When we were in elementary school, each year as February approached, my sister Lindy and I started to get excited. We would begin looking at the boxes of Valentine’s Day candy, the Valentine’s cards, and all the other paraphernalia related to the magic day. And we would start wondering about the Valentines we would receive.
Buying the cards and candy didn’t seem to be a problem. Mother understood that every child in the classroom would receive a card from us and that, therefore, there would be enough to go around. No, the problem didn’t occur until the teacher said:
Tomorrow bring a shoebox to hold your Valentines cards.
Those words would strike terror in my soul because I knew that we didn’t have any shoeboxes, and in the event that we did have a shoebox, I would not be allowed to take it to school. Mother would ask:
What is it with those teachers? Are they just trying to ruin my day?
Despite assurances that nobody was trying to ruin her day or inconvenience her in any way, she would continue to rant and rave, coming down hard on the public school for its lack of valentine supplies.
Isn’t it enough that I buy all these cards for you? Why do I now have to find something for you to use as a mailbox?
Sticking out from the other children is one of the biggest worries for a child from a dysfunctional family. So in a panic I would search everywhere for an abandoned shoe box. Usually I would find one. Sometimes a friend would bring an extra from her home, but either way, on the appointed day, I would be able to decorate my Valentine box. I did the decorating on my own, as based on her decorating and design skills, seeking any help from Mother would have been a recipe for disaster.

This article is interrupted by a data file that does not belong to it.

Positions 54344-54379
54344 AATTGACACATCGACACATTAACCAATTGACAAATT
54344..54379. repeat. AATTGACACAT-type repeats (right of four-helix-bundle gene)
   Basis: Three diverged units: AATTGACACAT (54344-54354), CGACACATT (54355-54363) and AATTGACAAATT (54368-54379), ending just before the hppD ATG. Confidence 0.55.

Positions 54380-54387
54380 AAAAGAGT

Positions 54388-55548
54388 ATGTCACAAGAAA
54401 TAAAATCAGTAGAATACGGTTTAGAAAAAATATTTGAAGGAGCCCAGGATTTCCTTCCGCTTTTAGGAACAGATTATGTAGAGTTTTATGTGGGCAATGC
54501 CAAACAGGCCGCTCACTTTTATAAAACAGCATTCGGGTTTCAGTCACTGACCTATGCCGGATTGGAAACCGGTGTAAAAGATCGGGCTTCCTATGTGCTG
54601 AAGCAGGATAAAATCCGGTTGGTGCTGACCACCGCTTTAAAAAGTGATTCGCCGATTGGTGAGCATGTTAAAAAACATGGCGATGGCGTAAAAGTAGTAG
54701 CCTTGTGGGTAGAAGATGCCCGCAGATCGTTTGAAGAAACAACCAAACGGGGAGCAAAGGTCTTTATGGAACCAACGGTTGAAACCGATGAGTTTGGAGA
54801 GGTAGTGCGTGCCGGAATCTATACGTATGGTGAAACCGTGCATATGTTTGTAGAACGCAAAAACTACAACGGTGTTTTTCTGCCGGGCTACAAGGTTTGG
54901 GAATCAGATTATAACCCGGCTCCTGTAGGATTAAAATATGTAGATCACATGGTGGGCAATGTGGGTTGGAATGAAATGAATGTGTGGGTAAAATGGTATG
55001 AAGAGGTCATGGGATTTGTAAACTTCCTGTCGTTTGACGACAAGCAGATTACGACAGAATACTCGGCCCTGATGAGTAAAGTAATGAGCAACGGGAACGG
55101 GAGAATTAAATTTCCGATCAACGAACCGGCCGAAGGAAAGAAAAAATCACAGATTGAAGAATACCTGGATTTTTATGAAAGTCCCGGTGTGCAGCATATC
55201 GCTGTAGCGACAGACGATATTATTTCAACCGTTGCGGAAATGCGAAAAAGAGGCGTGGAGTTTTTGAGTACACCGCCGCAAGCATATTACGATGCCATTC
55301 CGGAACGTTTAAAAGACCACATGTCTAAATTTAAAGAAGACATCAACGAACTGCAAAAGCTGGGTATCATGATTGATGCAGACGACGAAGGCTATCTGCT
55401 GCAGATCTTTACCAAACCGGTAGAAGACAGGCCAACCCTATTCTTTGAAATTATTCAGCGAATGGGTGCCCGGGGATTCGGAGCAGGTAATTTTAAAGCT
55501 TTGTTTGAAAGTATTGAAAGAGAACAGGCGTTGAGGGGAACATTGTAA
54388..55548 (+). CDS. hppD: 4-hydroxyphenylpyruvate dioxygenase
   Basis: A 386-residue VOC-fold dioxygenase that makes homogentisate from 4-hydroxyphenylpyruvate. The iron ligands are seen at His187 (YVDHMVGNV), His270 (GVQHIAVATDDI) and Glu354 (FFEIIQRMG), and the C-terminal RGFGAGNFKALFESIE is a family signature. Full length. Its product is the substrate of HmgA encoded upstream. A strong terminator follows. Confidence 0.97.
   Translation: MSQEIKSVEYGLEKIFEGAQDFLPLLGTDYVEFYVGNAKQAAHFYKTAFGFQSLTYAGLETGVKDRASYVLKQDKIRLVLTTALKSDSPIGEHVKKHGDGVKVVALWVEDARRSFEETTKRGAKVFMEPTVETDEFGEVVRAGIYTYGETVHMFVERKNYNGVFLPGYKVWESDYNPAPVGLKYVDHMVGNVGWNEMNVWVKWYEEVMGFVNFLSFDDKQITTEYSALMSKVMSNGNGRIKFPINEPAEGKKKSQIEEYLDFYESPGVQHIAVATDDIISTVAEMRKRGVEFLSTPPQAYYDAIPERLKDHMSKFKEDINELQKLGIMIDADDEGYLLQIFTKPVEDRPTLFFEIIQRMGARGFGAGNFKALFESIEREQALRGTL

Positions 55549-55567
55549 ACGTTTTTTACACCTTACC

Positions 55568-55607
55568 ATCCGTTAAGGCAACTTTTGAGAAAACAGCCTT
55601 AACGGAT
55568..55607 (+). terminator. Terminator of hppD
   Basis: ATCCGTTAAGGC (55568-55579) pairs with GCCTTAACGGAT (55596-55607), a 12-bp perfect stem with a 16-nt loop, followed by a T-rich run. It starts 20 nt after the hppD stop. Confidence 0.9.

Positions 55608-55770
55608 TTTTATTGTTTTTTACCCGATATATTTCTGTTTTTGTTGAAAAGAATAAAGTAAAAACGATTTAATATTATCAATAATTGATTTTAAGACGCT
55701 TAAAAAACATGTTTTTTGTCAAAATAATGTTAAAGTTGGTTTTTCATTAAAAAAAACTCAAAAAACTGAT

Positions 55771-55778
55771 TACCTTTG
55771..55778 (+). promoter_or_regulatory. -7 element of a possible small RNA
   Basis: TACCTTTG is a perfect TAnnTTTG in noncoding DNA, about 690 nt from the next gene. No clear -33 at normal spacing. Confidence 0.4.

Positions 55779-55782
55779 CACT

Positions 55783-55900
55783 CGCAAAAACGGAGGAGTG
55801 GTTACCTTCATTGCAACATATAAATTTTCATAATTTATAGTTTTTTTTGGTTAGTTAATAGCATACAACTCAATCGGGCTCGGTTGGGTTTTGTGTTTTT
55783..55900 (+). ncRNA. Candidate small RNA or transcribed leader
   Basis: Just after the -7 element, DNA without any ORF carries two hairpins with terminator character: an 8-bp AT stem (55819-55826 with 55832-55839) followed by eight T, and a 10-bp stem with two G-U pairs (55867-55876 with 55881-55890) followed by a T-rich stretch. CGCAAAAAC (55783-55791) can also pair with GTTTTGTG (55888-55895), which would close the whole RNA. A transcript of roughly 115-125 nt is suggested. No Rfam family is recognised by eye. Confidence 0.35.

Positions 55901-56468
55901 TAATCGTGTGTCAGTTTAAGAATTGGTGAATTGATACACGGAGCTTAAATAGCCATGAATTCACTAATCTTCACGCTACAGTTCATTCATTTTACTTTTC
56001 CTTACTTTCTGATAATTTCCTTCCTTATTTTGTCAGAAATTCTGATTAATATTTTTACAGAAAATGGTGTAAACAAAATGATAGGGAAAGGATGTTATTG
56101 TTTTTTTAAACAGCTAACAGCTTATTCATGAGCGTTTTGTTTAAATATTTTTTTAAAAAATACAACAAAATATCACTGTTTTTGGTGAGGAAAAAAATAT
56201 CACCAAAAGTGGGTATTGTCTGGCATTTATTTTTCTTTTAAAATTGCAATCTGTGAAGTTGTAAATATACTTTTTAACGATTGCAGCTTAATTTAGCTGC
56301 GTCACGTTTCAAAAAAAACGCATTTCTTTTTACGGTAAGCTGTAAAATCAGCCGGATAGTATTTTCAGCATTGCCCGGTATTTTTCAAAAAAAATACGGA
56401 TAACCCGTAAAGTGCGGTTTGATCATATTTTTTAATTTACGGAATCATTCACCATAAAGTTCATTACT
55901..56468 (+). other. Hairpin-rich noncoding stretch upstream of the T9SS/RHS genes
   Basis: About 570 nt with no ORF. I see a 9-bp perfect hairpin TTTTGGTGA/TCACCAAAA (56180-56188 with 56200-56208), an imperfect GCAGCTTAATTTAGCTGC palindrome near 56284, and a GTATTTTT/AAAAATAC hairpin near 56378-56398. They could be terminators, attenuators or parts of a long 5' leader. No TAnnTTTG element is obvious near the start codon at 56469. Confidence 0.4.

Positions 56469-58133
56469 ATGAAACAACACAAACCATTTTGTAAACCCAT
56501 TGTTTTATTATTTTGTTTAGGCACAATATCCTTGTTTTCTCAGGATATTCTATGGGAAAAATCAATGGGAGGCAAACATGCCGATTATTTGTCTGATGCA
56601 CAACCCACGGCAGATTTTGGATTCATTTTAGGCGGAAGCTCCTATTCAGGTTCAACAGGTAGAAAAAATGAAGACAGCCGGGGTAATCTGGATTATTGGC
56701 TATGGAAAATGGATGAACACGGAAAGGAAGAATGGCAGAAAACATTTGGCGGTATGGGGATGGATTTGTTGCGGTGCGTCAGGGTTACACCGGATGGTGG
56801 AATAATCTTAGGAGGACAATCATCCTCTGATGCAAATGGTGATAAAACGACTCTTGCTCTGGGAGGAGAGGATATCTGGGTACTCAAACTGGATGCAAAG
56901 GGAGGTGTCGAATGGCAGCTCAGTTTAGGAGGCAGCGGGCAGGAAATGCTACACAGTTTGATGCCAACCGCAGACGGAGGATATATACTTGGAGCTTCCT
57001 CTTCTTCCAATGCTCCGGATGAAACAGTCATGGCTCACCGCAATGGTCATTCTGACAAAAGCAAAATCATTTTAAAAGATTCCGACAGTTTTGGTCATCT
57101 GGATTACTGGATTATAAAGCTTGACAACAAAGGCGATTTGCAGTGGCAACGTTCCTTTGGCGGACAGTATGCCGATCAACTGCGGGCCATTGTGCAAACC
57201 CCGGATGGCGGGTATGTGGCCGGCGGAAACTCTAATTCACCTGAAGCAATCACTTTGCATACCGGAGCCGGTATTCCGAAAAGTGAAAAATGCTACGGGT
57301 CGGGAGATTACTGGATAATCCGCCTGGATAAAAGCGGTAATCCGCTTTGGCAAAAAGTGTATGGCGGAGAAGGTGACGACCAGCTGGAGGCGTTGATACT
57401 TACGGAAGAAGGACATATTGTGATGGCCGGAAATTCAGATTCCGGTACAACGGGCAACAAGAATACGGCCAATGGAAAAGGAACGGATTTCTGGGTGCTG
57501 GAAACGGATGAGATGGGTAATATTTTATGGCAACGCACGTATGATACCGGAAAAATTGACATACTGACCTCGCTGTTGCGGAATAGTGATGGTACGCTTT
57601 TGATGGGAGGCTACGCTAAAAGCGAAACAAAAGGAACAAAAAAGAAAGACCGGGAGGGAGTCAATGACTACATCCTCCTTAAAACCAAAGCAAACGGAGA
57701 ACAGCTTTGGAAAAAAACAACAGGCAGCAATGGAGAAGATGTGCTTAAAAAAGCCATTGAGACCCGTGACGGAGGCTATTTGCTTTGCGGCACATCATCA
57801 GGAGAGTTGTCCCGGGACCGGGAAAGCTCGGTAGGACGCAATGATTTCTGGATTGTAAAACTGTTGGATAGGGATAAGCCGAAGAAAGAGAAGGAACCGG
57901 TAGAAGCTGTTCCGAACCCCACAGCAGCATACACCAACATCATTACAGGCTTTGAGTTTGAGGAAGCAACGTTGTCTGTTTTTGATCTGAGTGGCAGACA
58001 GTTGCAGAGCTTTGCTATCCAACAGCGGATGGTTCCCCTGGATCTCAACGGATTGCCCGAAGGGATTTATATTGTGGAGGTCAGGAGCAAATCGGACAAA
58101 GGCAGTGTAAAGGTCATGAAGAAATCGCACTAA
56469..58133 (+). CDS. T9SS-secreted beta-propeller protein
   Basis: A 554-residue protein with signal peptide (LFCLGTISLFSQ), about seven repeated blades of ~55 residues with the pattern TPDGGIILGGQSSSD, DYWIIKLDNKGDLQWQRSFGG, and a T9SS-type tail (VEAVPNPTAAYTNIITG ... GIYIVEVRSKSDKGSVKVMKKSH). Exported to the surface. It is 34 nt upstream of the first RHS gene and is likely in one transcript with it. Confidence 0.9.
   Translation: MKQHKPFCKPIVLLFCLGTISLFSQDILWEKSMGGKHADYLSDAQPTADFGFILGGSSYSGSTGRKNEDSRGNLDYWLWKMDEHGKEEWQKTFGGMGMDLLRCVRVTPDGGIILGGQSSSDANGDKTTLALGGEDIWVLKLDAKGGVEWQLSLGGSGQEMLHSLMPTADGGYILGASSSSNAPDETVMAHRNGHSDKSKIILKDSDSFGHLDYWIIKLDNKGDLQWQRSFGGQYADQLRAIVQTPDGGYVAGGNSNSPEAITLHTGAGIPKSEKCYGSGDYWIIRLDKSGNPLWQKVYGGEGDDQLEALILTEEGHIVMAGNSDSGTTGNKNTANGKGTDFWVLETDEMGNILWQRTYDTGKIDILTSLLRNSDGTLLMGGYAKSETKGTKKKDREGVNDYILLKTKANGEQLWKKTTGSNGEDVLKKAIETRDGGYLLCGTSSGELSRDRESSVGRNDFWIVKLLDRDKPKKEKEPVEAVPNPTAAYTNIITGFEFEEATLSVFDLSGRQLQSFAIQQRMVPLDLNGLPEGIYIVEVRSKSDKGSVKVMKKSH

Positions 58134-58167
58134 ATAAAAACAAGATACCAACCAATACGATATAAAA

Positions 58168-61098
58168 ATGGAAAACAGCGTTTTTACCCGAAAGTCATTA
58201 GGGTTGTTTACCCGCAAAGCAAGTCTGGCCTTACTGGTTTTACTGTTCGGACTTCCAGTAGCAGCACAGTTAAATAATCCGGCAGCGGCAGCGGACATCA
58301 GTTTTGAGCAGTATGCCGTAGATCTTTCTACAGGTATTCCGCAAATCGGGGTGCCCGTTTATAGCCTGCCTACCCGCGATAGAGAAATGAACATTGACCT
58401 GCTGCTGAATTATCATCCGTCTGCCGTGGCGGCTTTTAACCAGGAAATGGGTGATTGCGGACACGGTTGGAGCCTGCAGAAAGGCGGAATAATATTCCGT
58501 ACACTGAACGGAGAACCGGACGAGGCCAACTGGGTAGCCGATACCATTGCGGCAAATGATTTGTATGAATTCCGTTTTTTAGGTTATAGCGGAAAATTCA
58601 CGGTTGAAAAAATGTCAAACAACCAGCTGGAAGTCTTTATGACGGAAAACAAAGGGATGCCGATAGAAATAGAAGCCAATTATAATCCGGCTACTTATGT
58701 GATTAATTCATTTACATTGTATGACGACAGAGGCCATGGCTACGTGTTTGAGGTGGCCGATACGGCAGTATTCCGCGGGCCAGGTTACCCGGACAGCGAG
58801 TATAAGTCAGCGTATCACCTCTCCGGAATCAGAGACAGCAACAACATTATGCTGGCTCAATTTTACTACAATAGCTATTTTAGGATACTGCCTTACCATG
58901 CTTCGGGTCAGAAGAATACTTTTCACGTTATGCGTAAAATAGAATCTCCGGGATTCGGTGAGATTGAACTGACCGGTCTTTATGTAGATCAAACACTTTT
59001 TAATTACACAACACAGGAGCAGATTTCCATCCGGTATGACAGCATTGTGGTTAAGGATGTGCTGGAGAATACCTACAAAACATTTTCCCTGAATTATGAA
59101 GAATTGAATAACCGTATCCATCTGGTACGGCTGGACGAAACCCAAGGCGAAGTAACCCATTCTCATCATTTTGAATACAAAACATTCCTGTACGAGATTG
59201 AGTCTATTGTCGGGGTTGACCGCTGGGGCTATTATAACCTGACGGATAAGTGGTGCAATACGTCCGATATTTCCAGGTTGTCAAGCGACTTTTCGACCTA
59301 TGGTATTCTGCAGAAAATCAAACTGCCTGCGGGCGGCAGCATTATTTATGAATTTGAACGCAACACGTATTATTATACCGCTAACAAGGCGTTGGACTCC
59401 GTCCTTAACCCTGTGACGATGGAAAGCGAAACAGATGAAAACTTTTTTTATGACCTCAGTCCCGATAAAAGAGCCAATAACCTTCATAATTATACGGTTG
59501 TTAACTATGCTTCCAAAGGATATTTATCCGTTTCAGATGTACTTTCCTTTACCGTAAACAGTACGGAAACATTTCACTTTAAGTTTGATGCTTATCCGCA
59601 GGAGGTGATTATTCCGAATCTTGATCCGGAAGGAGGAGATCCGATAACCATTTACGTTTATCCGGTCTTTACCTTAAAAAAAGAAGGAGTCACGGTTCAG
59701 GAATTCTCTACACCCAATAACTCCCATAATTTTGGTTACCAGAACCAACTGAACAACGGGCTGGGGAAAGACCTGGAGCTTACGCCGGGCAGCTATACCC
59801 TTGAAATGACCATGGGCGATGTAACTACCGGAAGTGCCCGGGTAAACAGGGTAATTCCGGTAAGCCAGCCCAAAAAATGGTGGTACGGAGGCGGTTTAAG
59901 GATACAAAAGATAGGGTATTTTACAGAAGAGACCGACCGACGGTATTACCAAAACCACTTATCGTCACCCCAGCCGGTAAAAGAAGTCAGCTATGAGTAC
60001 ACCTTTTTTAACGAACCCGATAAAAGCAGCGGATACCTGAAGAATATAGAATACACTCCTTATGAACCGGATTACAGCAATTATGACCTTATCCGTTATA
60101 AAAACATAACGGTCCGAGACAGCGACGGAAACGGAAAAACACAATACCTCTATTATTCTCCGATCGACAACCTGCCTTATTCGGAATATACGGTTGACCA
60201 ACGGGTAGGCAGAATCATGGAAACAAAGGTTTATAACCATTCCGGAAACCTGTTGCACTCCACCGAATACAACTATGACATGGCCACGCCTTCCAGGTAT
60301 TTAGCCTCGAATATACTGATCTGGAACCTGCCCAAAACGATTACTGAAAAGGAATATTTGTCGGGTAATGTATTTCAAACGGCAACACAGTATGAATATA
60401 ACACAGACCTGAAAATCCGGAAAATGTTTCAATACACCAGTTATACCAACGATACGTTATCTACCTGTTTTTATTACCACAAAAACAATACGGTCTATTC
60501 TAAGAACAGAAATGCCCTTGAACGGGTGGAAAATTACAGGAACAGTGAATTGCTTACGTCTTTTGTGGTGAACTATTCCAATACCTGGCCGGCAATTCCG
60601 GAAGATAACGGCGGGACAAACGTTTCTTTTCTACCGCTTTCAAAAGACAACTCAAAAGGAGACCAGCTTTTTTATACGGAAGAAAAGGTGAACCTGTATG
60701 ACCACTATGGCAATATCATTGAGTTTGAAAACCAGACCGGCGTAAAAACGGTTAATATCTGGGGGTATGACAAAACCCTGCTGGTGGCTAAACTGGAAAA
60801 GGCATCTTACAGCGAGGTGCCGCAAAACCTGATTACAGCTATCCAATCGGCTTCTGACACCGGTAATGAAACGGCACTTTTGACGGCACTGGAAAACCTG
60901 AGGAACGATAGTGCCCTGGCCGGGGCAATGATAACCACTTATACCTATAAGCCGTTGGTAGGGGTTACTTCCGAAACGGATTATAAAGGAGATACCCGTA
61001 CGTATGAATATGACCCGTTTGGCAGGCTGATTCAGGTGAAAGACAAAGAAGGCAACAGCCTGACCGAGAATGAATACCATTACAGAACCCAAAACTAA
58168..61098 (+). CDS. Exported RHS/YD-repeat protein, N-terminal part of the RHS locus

Like many “Mother moments,” it was a stressful experience getting to the “normal” experience of just being one of the kids. On Valentine’s Day, I would proudly bring home the box filled with cards and candy. Then I went through each and every card with Mother, who had developed amnesia about the previous events. She also seemed utterly uninterested in the cards I had received from my friends in class.
As for Dad, he always surprised Lindy and me with a large heart-shaped box of candy. The boxes were elaborate creations with dolls with beautiful dresses residing on the top. In later years, when Dad was receiving dialysis treatments for his kidneys, he would order boxes of chocolates for all the nurses at the dialysis center. We would pick up fifteen or twenty big boxes of candy, and Dad’s face was radiant as he distributed the gifts to delighted workers.
That’s one of the big differences between our dad and our mother. Dad always enjoyed giving and was elated with the delight experienced by others. Mother was only happy when life in general did not inconvenience her too much.